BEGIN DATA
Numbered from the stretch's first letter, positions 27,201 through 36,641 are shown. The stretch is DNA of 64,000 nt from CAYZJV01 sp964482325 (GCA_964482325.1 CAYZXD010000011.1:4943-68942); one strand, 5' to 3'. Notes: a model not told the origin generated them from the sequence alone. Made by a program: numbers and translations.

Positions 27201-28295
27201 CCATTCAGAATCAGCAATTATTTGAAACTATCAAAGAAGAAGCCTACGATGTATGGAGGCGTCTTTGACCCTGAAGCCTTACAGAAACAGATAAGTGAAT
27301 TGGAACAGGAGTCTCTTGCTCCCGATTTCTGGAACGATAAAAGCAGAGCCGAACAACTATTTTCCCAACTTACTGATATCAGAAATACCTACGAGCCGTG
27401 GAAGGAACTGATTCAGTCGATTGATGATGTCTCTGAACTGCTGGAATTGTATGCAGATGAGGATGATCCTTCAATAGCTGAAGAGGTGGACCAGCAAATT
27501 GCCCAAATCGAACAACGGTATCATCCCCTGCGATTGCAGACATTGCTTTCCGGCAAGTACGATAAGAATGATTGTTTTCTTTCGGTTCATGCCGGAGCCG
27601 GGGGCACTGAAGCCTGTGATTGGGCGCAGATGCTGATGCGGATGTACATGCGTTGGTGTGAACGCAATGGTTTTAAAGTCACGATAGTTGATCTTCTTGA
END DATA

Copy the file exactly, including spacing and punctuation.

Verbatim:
Numbered from the stretch's first letter, positions 27,201 through 36,641 are shown. The stretch is DNA of 64,000 nt from CAYZJV01 sp964482325 (GCA_964482325.1 CAYZXD010000011.1:4943-68942); one strand, 5' to 3'. Notes: a model not told the origin generated them from the sequence alone. Made by a program: numbers and translations.

Positions 27201-28295
27201 CCATTCAGAATCAGCAATTATTTGAAACTATCAAAGAAGAAGCCTACGATGTATGGAGGCGTCTTTGACCCTGAAGCCTTACAGAAACAGATAAGTGAAT
27301 TGGAACAGGAGTCTCTTGCTCCCGATTTCTGGAACGATAAAAGCAGAGCCGAACAACTATTTTCCCAACTTACTGATATCAGAAATACCTACGAGCCGTG
27401 GAAGGAACTGATTCAGTCGATTGATGATGTCTCTGAACTGCTGGAATTGTATGCAGATGAGGATGATCCTTCAATAGCTGAAGAGGTGGACCAGCAAATT
27501 GCCCAAATCGAACAACGGTATCATCCCCTGCGATTGCAGACATTGCTTTCCGGCAAGTACGATAAGAATGATTGTTTTCTTTCGGTTCATGCCGGAGCCG
27601 GGGGCACTGAAGCCTGTGATTGGGCGCAGATGCTGATGCGGATGTACATGCGTTGGTGTGAACGCAATGGTTTTAAAGTCACGATAGTTGATCTTCTTGA